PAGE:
In what may be my first and last blog post ever, I’m going to let you in on a little secret. One of the many changes to come about from the federal tax reform legislation passed in 2017, is that investment adviser fees are no longer an itemized deduction from personal taxes. Therefore the more you pay for these services the less they are subsidized by the government starting in 2018, thus it comes out of your pocket leaving you even less in savings for the future.
The amount can be quite significant, especially since it’s savings you will forgo every single year. For example, if you pay 1% in wrap fees on a $1 million dollar account, the advisor receives $10,000 a year – a good back of the envelope estimate. Previously these were deductible
Now, there are some caveats. First of all given the near doubling of the standard deduction, from $6,350/$12,000 (individual/married) in 2017 to $12,700/$24,000 in 2018, many people will discontinue itemizing so this change is not relevant. Nevertheless if you live in the northeast and own a home and have accumulated a reasonable amount of wealth and make charitable contributions (and are reading this blog), there’s a good chance you’ll still be itemizing.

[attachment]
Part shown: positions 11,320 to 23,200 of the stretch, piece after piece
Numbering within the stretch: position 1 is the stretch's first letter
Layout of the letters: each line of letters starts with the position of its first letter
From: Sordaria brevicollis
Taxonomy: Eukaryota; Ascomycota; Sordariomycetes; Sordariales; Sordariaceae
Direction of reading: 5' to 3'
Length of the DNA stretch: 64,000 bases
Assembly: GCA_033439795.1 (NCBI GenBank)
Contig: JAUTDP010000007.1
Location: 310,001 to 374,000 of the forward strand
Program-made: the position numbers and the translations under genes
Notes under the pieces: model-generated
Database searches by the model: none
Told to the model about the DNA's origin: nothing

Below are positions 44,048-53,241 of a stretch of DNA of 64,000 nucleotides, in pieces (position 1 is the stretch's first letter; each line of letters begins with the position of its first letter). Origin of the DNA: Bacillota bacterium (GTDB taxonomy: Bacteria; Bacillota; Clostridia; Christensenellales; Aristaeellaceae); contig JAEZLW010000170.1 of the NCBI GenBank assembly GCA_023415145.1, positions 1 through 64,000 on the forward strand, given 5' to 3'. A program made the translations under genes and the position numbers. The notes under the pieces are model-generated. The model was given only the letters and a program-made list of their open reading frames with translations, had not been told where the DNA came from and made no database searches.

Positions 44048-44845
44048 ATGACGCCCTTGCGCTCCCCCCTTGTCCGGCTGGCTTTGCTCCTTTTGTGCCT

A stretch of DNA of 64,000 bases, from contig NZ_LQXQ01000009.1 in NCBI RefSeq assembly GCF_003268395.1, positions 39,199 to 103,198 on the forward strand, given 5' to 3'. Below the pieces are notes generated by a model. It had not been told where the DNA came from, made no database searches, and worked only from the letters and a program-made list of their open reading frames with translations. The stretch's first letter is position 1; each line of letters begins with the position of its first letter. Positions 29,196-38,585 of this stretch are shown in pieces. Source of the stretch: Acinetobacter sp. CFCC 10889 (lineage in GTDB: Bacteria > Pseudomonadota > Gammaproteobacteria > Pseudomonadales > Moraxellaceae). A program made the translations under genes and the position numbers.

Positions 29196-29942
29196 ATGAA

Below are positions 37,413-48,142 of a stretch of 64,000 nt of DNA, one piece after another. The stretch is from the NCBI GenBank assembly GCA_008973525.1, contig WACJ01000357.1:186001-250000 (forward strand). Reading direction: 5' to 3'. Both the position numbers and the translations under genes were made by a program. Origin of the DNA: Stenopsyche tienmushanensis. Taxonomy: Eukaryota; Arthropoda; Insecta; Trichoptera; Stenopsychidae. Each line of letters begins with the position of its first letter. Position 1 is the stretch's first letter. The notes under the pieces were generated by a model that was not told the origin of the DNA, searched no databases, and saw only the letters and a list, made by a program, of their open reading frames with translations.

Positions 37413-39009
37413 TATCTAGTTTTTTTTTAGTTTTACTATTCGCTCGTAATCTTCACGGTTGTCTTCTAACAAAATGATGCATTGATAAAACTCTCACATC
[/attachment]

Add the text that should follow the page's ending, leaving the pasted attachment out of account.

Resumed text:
The second and smaller caveat is that there is a 2% AGI floor on itemized deductions, which both previously and going forward made choosing the standard deduction the better option for some. By way of explanation, let’s say a married couple’s AGI was $200,000 in a given year and their itemized deductions consisted of:
Mortgage Interest $10,000
State & Local Taxes 10,000
Investment Adviser 10,000
Accountant Fees 2,000
Less 2% AGI of $200K -4,000
Net Itemized Deductions 28,000
As you can see, the AGI floor is netted from one’s aggregated deductions and the couple is still better off itemizing to save on taxes. Or was, before this deduction was taken away.
Similarly, there is a phaseout of itemized deductions that starts at —/— and is fully gone by —/—. But if you’re retired and your sole income is coming from your investments, it’s easy to have an AGI below those latter numbers even if one has a $10 million nest egg.
Finally, while mutual fund fees and brokerage commission are still implicitly deductible, investment adviser and wrap fees are not. So those fees will essentially be coming out of that nest egg, retired or not. Every year. One more reason that now is the time to consider changing your high priced adviser or broker.
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